Brad Fluke calls himself a true believer in the idea that you make your own luck. When his father started a handyman service called Tom’s Honey Do, operating out of a two-car garage, Brad became its first employee. He soon found that there was an abundance of work consisting of the jobs spurned by remodelers and even franchised handyman companies.
“Everybody has their specialty, but nobody wanted to change a faucet, hang a chandelier, or fish the weeds out of smokestacks,” he says.
Fluke further built The Honey Do Service by analyzing all the negatives that homeowners associate with remodelers and handyman companies, then addressing them one by one. “Homeowners don’t want you to show up late,” he says. “And they don’t want you on the phone, [and] talking to another client.”
He created a brand out of such lessons, including company uniforms, and defined procedures and cleanup, so that Honey Do personnel would be viewed as “honored guests” in the home. Having identified a vocation, he says, “we knew we could charge appropriately and make it a profitable business.”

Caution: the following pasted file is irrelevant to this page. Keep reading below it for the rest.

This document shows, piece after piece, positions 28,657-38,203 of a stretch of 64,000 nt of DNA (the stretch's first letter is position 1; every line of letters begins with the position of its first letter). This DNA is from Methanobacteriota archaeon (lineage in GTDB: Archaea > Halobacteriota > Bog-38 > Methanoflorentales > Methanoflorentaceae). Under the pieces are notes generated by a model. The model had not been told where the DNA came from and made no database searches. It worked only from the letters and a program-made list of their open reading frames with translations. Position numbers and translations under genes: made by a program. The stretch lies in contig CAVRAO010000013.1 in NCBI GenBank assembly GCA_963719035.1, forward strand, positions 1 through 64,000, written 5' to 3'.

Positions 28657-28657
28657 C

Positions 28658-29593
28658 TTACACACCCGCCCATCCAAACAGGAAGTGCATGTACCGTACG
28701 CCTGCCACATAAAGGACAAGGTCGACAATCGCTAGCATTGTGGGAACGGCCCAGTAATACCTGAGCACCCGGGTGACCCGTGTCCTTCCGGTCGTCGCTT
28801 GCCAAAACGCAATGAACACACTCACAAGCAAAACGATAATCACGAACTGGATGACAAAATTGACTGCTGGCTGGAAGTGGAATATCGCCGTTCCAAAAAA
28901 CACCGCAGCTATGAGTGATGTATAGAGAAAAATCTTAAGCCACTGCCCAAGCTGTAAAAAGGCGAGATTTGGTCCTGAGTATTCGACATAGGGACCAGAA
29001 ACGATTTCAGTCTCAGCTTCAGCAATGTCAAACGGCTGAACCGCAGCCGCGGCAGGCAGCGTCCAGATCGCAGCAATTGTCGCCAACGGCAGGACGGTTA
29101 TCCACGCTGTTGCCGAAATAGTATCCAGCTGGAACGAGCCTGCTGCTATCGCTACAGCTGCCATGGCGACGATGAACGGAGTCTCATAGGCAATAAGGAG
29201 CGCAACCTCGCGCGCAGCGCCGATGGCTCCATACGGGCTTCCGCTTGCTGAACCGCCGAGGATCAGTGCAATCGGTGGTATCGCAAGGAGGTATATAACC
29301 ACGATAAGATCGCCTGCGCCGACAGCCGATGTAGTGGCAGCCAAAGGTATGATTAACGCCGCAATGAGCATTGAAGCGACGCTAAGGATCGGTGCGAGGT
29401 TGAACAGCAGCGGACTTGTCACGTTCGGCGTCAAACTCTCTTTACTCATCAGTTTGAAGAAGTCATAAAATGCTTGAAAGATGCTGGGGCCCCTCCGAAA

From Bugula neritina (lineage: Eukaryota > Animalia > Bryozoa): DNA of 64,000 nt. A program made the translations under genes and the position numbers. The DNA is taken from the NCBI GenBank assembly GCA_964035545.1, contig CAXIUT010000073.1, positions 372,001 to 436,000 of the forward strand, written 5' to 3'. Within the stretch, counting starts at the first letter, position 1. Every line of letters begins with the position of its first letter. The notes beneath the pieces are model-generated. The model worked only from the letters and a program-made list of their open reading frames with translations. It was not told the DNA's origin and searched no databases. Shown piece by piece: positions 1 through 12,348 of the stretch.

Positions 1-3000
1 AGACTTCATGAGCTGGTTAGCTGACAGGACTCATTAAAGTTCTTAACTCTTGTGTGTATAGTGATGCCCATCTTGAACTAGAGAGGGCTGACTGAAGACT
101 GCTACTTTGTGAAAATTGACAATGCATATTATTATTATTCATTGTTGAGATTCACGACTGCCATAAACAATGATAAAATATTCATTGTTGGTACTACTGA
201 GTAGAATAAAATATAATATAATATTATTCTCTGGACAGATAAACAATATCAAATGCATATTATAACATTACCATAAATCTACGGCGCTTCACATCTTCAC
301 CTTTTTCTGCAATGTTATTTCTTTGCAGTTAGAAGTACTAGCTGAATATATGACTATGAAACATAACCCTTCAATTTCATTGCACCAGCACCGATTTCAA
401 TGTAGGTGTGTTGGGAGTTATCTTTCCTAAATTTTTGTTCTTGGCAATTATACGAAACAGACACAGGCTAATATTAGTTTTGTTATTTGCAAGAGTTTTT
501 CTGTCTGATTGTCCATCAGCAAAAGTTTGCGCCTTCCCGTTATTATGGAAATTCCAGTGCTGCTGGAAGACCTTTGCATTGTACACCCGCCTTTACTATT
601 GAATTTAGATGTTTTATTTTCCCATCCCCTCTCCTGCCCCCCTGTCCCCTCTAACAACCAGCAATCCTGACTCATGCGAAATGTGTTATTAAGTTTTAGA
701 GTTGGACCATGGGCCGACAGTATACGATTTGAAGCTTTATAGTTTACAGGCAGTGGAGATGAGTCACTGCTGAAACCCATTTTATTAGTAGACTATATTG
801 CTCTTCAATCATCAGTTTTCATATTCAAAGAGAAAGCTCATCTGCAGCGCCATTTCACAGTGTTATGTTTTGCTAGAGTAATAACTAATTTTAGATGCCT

Next, Fluke found a building and went to the bank for a loan. The bank asked for a business plan, so he created one. When the bank refused to approve the loan because, Fluke says, “it didn’t feel that a handyman business warranted a storefront location,” Fluke found other financing. Within three weeks of opening, the company’s volume of work quadrupled.
- A major difference between Honey Do and other handyman organizations is that the handymen don’t sell the job. When a homeowner calls, an estimator/salesperson goes out to estimate and sell the job, including collecting a deposit. “We listen to what you need, present some options, then let you make the choice on what you want us to do next,” Fluke says.
- While most handyman organizations price their jobs on a time and materials basis. Honey Do works on a fixed cost per proposal because that’s what the homeowner wants, Fluke says.
- After looking at many estimating software programs, Honey Do built its own proprietary software. Salespeople connect via tablet or computer. They can point and click and the system does the math. As soon as homeowners had the ability to build their own estimate, Fluke says, closing ratios went way up.